Toronto has a great theatre scene for every taste and budget. Check out the big theatres on Yonge Street for the big splashy shows, such as. Small theatres in the Annex and elsewhere offer smaller productions that range from original Canadian works, avant-garde, experimental theatre, small budget musicals to British murder mysteries. A variety of theatre festivals such as the New Ideas, Rhubarb and Fringe festivals are the seed for many commercial success such as The Drowsy Chaperone. Also try to check out the Four Seasons Centre for the Performing Arts, the new home of the Canadian Opera Company and the National Ballet of Canada. The Toronto Symphony plays in the recently acoustically renovated Roy Thomson Hall. TO Tix, located in Yonge-Dundas Square, is the best place to get both full-price advance and day-of discounts on shows across Toronto. They also offer theatre and dining packages, partnering Toronto’s theatre, dance and opera companies with local downtown restaurants and cultural attractions.


Toronto has a very important film scene. Every September Toronto hosts the Toronto International Film Festival (TIFF), one of the most important film festivals in the world. It is also home to a wide variety of independent and cultural important cinemas. The TIFF Lightbox on King Street hosts most premieres for the festival, but also has year round programming including screenings of independent movies, historically important films, and director and artist talks. Other important venues include the Bloor Hot Docs cinema, which hosts Toronto’s international documentary film festival, Hot Docs, every spring. Like the TIFF Lightbox, the Bloor cinema screens films year round that would not be found in most commercial cinemas. Additionally there are historic repertoire cinemas located around the city that screen second run and independent movies. These include The Revue and The Royal in West Toronto and The Fox in East Toronto.


Little Italy/Portugal Village. Centred at College and Grace, this is the spot to get a sense of the Western Mediterranean. Sit at one of the many coffee shops and watch the world go by on the weekends. A great time to visit is during the men’s FIFA World Cup competition (in football / soccer), regardless of where in the World it is actually being held as both communities face off and rivalries reach a fever pitch. Recently the rivalries have begun to infect adjacent communities and it is now getting to the point that the entire city is being draped in a mind numbing variety of flags once every four years.
Chinatown, is an ethnic enclave in Downtown Toronto with a high concentration of ethnic Chinese residents and businesses extending along Dundas Street West and Spadina Avenue. First developed in the late 19th century, it is now one of the largest Chinatowns in North America and one of several major Chinese-Canadian communities in the Greater Toronto Area.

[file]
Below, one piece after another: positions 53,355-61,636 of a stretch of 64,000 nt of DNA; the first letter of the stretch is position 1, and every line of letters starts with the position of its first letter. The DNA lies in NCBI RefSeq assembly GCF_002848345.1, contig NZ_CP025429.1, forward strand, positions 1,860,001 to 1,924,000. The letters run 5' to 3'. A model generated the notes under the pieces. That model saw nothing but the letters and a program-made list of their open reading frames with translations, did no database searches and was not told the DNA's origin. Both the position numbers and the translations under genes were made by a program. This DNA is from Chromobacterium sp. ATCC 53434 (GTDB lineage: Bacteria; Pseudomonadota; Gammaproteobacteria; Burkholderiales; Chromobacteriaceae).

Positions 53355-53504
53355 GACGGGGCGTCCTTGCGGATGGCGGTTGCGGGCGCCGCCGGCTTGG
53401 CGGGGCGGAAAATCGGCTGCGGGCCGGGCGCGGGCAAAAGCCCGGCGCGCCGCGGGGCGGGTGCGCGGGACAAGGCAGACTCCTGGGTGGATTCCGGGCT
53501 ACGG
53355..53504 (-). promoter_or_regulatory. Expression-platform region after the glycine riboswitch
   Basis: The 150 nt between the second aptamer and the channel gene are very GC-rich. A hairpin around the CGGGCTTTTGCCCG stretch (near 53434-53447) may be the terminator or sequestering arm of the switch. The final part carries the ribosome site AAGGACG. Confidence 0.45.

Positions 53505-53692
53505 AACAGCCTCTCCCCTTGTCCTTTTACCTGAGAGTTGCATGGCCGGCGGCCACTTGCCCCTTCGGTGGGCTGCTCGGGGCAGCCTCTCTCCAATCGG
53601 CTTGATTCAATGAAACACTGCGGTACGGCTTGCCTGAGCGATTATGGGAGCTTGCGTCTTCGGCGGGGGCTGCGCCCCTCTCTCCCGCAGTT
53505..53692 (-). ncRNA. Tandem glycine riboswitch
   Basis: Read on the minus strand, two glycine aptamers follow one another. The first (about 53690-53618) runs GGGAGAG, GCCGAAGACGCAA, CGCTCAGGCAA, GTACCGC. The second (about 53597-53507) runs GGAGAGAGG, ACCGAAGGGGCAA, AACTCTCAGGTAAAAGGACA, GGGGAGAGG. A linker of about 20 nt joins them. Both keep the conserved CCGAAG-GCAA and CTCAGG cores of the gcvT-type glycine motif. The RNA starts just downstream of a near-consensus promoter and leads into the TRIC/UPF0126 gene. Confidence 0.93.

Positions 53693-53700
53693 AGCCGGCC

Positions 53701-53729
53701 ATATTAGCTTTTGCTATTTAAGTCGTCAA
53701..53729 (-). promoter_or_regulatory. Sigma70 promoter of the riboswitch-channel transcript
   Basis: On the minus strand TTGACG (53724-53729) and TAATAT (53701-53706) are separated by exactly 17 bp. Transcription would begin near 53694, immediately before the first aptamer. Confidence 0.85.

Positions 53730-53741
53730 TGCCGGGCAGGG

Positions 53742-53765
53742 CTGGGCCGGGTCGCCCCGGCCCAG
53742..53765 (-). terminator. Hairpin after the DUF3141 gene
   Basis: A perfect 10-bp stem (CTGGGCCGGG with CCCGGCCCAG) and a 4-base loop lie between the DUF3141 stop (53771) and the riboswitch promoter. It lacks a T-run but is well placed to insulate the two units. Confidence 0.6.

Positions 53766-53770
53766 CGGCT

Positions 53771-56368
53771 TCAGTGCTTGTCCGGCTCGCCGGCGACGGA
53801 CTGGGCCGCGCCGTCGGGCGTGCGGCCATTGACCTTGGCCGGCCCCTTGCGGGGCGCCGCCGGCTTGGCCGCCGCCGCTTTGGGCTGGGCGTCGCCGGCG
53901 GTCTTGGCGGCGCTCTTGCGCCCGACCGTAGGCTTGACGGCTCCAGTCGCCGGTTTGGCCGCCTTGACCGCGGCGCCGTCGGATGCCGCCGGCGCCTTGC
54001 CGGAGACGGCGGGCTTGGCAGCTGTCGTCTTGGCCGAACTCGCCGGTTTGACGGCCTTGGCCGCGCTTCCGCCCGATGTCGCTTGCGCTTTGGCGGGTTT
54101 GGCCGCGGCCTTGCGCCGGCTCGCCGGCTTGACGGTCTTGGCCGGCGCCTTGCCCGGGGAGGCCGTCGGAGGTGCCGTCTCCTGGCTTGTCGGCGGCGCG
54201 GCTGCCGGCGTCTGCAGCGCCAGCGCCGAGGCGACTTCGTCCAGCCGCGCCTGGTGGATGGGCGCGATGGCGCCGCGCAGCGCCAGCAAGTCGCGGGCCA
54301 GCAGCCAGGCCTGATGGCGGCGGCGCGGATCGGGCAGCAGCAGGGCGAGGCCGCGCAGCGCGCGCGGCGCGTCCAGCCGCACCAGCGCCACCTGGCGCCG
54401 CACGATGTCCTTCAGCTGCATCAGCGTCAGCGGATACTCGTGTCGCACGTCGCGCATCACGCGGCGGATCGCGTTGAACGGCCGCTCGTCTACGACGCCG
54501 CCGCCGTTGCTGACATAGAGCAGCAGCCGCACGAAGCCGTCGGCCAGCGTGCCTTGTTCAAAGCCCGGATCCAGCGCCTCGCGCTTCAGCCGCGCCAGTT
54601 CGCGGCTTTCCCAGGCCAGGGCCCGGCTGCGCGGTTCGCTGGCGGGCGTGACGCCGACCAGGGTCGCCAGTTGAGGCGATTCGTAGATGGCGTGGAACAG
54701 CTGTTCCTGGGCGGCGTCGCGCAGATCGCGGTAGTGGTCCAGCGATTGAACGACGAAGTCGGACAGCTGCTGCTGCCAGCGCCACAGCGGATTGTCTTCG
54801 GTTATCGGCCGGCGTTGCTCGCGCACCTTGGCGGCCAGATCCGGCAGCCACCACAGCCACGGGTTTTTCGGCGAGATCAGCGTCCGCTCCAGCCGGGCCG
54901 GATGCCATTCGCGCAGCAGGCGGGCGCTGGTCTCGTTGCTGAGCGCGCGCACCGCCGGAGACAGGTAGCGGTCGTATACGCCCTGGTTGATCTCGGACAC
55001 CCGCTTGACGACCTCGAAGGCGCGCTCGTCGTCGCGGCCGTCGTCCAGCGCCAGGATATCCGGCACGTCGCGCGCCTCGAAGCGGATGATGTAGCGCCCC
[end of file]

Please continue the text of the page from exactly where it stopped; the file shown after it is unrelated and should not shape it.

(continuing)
Little India on Gerrard Street between Greenwood and Coxwell. If you want to get a sense of Toronto’s vibrant South Asian community, this is where you want to be.
Koreatown is composed of the retail businesses and restaurants along Bloor Street between Christie and Bathurst Streets in the Seaton Village section of The Annex.

Eating Options in Toronto

The Harbord Room

A highly acclaimed restaurant in Harbord Village. An eclectic Restaurant with varied global dishes & boutique wines in a cozy exposed-brick venue with a bright seasonal patio.

89 Harbord St, Toronto, ON M5S 1G4
(416) 962-8989

Snakes & Lattes

Café. Lively cafe with a huge collection of board & card games, plus sandwiches, salads & drinks.

600 Bloor St W, Toronto, ON M6G 1K4
(647) 342-9229

Maroli Indian Restaurant

Indian Restaurant. Casual spot serving dishes from India’s Malabar coast, with signature spicy fried chicken.
630 Bloor St W, Toronto, ON M6G 1K7

Restaurant. Spot known for brunch & late-night eats mixes global comfort food & 50 martinis, plus nightly DJs.

563 Bloor St West, Toronto, ON M5S 1Y6

(416) 588-3907

Sushi on Bloor

Japanese Restaurant. Popular neighborhood spot serving a wide variety of sushi rolls & other Japanese eats.

515 Bloor St W, Toronto, ON M5S 1Y4

(416) 516-3456

360 The Restaurant at the CN Tower

The CN Tower may be a top destination for visitors, but the stunning 360 restaurant is not your usual get-em-in-and-get-em-out tourist trap. From your table 351 meters above the city, take in the breathtaking kaleidoscope of Toronto and beyond (on a clear day Niagara is visible) as the restaurant gently rotates a full 360 degrees in 72 minutes. Underpinned by a top notch menu, classy ambience and professionally executed service, this is a quintessential Toronto must-do.

Auberge du Pommier

This tiny French restaurant—set in two carefully restored 1860s woodcutter’s cottages—is hard to find. Auberge du Pommier is tucked away amongst the skyscrapers of North York’s business district. Once you find it, though, you’ll understand why so many hunt the place down. The kitchen creates some of Toronto’s most delectable French food in an atmospheric space that smells of woodsmoke and charms completely. Reservations recommended.
Auberge du Pommier, 4150 Yonge St., 416-222-2220,

Palais Royale

Immerse yourself in the ambience of the ’20s and ’30s on the waterfront patio of Toronto’s original jazz venue. Every Wednesday evening from July 3  to September 4, the 4,000 square-foot patio is transformed into a glittering, canopied al fresco jazz, dining and dancing space. There are cool lake breezes, an impeccable menu, impressive views (pictured) and the sun setting over the lake to the west.
Palais Royale, 1601 Lake Shore Blvd. W., 416-533-3553,